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United States. Office of Indian Affairs / Annual report of the Commissioner of Indian Affairs, for the year 1873

[Abiquiu agency],   pp. 276-277 PDF (993.7 KB)

Page 276

The population varies from six hundred in winter to two hundred in summer.
It is 
hoped that the Indians will be under better control by next spring, and that
it will be 
possible to keep them on the reservation during the summer. Their property
of horses, mules, and burros, and of these there are generally about one
hundred on 
the reservation. 
The establishment of a school has not been attempted, because I knew that,
the existing state of affairs, a school could not be made to do any good,
but would only 
result in failure and the expenditure of a large sum of money. Now, however,
the drunkenness will be nearly done away by reducing the corn ration, and
the In- 
dians will become tamer in all respects, I hope, and it is proposed to secure
a good 
teacher and make a strong effort to establish a school among them as soon
as possible. 
There will be many superstitions to overcome, but the old chiefs must see
a school and 
know what it is before they will withdraw their opposition. At. present they
seem to 
hare the idea that a school is an institution wherein knowledge is propagated
by a sort 
of clubbing process. 
There are not any worse Indians in the whole country to bring under the influence
of the policy of the Government for civilizing and Christianizing them; still
there has 
been progress made-enough for encouragement. It has not been long since they
but very little clothing; now the women sew excellently, and all the grown
wear clothing of some sort or other. Three months ago, the lives of the agent
and em- 
ploys were threatened almost every week; sometimes shot at with arrows and
times threatened with fire-arms. Now the Indians are pretty well convinced
that such 
demonstrations are neither for their profit nor pleasure. There is gradual
ment noticeable and I think that next year's report will notice a very decided
If this to be considered the permanent home of these Indians,
agency buildings should be constructed at once, because the temporary buildings
in use will not last longer than six months. 
Most respectfully, your obedient servant, 
United States Agent for Southern Apaches.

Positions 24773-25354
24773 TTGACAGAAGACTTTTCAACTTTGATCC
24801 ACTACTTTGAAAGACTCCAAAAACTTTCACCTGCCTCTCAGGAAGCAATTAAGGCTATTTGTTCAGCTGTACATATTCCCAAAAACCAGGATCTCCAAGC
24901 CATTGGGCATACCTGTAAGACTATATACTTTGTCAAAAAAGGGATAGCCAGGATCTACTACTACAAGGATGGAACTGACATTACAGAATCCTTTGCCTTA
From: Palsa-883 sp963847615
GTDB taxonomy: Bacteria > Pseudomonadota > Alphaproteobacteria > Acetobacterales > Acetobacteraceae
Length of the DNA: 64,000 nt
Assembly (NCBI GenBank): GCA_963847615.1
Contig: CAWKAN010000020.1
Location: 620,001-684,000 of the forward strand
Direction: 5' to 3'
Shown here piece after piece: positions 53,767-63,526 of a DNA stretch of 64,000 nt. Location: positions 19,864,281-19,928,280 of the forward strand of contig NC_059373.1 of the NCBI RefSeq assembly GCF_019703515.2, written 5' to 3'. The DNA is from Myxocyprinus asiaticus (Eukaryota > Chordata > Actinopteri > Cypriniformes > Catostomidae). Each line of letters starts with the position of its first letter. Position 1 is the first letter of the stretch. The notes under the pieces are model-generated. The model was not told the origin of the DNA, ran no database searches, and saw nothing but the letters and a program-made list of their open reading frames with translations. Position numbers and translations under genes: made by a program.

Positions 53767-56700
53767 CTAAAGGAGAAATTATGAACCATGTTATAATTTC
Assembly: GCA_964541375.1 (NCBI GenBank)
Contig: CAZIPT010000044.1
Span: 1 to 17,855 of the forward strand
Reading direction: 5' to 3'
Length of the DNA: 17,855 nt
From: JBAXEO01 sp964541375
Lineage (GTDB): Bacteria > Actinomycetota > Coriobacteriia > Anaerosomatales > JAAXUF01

Superintendent of Indian Affairs, Santa Fj, N. Mex. 
Tierra Amarilla, . Mex., September 15, 1873. 
Sift; I have the honor to submit to you my first annual report relative to
the con- 
dition of the Capote and Weeminuche Utes and the Jicarilla Apathe Indians
ted with the Abiquiu agency. 
I relieved Capt. V. S. Defrees, acting agent for the Abiquiu Indians, July
10, 1873. 
Owing to the short time I have been connected with the agency my report must
necessarily be brief, and not as satisfactory to the Department as would
be desired. 
I regret that circumstances have been such that it has been impossible for
me to take 
the census of the Indians connected with my agency during the short time
I have been 
in charge. I observe that Lieutenant Hanson, who was in charge of the agency
1870, reports, at that time, as follows; Capote Utes, 250; Weeminuche Utes,
I have reason to believe that the Weeminuche Utes have a much larger number
at this time, and would not estimate their number at less than nine hundred.
There has been in the vicinity of my agency, since I have been in charge,
some four 
hundred Jicarilla Apache Indians; a portion of whom do not belong to my agency,
but have been drawing rations for the last two months. 
Most of the Indians are well disposed, and no depredation of any kind has
committed by them since I have been in charge. Most of them are destitute
of cloth- 
ing; but few have blankets. This is an article which will be indispensable
to them 
when cold weather sets in. As regards location of the agency, I would regard
it as 
favorable as any other, unless the Indians could be placed on a reservation
by them- 
selves. This I would recommend to be done at an early day as practicable.
The estab- 
lishment of an Indian agency at or near any of our Mexican towns has a tendency
demoralize the Indians, and is suicidal to their progress in civilization
and Christianity. 
There are a class of men, I may say, about all Mexican towns, whose highest
in life is to sell whisky to the Indians. This is the only trouble I have
had in connection 
with my agency, and the only suggestion I have to make to remedy this evil
would be 
to place the Indians on a reservation by themselves, and locate the agency
as near the 
center of the reservation as practicable, so as to prevent outside parties
from locating 
near the agency. 

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